OverviewFigure 2) A schematic representation of the Caulobacter crescentus cell cycle. The replication-incompetent swarmer cell is equipped with a polar flagellum and flp-like pili. After a defined period,the swarmer cell differentiates into a stalked cell in successive of developmental steps, including theejection of the flagellum, the retraction of the pili, the synthesis of the holdfast, and the elongation ofthe stalk. Chromosome replication initiation coincides with the formation of the stalked cell. Thetiming of several morphogenetic and cell cycle events is shown by the light and dark grey barsrespectively. The flagellated, stalked (ST) and new swarmer (SW) poles are indicated. The relativeduration of each phase is indicated on top as horizontal axis. This figure was adapted from (71) 28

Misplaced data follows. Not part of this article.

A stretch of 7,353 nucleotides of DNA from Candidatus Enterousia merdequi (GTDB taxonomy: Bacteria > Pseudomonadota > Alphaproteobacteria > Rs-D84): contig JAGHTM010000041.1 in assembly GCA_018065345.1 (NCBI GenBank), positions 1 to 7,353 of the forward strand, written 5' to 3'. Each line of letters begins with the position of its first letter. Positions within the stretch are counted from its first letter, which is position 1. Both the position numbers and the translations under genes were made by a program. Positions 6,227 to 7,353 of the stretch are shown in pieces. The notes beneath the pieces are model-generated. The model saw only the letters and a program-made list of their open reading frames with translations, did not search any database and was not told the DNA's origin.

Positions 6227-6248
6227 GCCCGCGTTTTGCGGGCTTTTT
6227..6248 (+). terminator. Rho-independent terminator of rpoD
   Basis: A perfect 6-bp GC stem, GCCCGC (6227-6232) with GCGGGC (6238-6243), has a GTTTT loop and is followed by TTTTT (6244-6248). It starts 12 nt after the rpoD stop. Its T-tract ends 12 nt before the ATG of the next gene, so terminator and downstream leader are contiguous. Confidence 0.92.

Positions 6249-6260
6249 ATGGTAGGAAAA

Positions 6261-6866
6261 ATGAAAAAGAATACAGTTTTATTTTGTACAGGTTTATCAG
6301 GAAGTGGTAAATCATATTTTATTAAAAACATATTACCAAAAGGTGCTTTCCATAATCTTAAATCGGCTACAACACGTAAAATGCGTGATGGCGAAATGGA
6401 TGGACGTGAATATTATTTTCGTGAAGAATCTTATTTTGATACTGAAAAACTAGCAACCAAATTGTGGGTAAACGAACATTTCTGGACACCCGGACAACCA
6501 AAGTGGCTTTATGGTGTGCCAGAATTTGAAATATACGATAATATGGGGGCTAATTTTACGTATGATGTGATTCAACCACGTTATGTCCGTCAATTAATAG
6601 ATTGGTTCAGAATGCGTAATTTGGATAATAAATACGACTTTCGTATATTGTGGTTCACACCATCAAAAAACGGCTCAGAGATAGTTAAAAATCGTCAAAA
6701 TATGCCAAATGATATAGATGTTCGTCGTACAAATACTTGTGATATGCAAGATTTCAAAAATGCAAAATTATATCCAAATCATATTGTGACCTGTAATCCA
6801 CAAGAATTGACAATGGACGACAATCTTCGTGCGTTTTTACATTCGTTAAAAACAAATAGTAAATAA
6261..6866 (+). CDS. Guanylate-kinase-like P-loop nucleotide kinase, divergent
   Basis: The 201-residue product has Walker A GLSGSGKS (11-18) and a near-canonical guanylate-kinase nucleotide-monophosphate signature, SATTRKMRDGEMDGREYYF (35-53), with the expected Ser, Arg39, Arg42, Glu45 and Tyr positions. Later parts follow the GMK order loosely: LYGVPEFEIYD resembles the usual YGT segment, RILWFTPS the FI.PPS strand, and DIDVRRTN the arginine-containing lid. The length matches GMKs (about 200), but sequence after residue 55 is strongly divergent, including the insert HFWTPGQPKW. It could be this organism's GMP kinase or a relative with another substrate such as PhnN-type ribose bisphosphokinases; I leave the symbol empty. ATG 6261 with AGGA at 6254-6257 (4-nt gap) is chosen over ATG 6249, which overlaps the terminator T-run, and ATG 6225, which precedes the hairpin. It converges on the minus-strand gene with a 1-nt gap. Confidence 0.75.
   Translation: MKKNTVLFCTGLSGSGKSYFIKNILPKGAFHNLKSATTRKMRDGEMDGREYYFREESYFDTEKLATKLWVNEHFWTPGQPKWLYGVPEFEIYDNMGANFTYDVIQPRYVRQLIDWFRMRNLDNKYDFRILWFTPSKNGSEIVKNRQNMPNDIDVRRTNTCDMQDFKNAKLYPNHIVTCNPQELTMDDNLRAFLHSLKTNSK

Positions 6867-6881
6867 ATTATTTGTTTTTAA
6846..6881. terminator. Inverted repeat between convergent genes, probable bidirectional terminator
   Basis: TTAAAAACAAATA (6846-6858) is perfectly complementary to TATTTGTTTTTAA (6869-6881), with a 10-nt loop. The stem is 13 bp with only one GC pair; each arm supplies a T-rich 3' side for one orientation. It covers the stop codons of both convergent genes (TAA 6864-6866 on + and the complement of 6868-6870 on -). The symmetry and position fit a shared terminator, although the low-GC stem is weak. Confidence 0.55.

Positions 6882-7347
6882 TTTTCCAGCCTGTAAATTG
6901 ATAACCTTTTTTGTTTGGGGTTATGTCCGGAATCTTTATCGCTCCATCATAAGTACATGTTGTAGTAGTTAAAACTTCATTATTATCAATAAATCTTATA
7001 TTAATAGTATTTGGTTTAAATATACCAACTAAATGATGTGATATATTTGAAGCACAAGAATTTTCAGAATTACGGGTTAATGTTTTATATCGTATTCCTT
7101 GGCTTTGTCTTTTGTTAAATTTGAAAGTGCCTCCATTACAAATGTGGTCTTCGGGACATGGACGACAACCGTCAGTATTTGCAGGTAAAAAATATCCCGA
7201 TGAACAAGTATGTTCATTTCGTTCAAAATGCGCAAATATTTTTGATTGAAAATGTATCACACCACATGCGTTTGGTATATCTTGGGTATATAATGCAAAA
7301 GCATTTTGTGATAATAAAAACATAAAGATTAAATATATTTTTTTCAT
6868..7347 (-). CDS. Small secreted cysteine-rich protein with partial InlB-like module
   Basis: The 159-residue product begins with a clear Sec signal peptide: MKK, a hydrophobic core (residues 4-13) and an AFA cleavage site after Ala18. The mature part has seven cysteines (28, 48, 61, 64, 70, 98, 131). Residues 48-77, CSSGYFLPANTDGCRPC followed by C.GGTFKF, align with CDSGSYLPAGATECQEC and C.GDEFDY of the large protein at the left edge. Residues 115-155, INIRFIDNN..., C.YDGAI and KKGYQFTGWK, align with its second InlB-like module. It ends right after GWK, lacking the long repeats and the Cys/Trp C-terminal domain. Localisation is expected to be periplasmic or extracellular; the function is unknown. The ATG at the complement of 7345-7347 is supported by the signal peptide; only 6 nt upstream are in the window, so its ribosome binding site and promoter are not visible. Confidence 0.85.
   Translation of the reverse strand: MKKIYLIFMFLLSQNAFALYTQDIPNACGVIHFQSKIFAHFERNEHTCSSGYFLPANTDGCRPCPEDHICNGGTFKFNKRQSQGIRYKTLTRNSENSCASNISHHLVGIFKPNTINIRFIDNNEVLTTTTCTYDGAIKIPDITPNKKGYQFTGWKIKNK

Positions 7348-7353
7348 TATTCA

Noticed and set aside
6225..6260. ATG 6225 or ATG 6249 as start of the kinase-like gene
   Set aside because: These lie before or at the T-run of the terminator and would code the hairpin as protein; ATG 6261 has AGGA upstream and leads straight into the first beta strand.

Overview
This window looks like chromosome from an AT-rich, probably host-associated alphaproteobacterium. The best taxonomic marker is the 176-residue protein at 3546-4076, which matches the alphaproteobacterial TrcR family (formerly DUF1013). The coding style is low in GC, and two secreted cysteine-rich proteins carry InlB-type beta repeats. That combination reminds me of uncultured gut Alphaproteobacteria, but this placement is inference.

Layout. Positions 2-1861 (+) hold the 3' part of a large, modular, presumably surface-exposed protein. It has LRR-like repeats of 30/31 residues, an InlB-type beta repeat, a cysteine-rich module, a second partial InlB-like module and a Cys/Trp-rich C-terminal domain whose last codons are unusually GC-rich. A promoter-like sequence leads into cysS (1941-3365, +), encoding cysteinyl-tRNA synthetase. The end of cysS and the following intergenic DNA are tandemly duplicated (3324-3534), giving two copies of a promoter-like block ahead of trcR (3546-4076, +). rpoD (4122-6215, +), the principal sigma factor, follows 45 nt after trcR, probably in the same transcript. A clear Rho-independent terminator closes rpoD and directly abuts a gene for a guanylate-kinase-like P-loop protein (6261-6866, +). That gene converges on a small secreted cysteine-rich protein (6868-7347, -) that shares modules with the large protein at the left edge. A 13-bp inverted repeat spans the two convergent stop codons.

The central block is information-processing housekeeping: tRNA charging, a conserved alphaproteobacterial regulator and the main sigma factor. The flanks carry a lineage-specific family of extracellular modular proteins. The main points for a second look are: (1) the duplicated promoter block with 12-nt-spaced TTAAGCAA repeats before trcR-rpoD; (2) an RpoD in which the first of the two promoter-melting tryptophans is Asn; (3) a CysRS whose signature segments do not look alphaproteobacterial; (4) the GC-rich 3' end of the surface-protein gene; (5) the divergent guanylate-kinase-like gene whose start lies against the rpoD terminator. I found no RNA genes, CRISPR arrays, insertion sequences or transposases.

Aim of thesisAIM OF THESISThe aim of this work was to genetically identify components involved in C. crescentus surfacebinding and colonization. New structural and regulatory components of C. crescentus poledevelopment and surface adhesion should be analyzed with respect to their function, their temporaland spatial coordination, and the specific molecular mechanisms facilitating surface colonization. 29

Chapter 1CHAPTER 1 The coincident exposure of polar organelles optimizes surface attachment during Caulobacter crescentus development Assaf Levi and Urs Jenal* Division of Molecular Microbiology, Biozentrum, University of Basel Klingelbergstrasse 70, CH-4056 Basel, Switzerland In revision of publication in Journal of microbiology Running title: Caulobacter surface attachment Keywords: Caulobacter, flagella, pili, holdfast, biofilm, c-di-GMP * For Correspondence: Division of Molecular Microbiology, Biozentrum, University of Basel, Klingelbergstrasse 70, CH-4056 Basel, Switzerland Tel: +41-61-267-2135; Fax: +41-61-267-2118; e-mail: urs.jenal@unibas.ch 30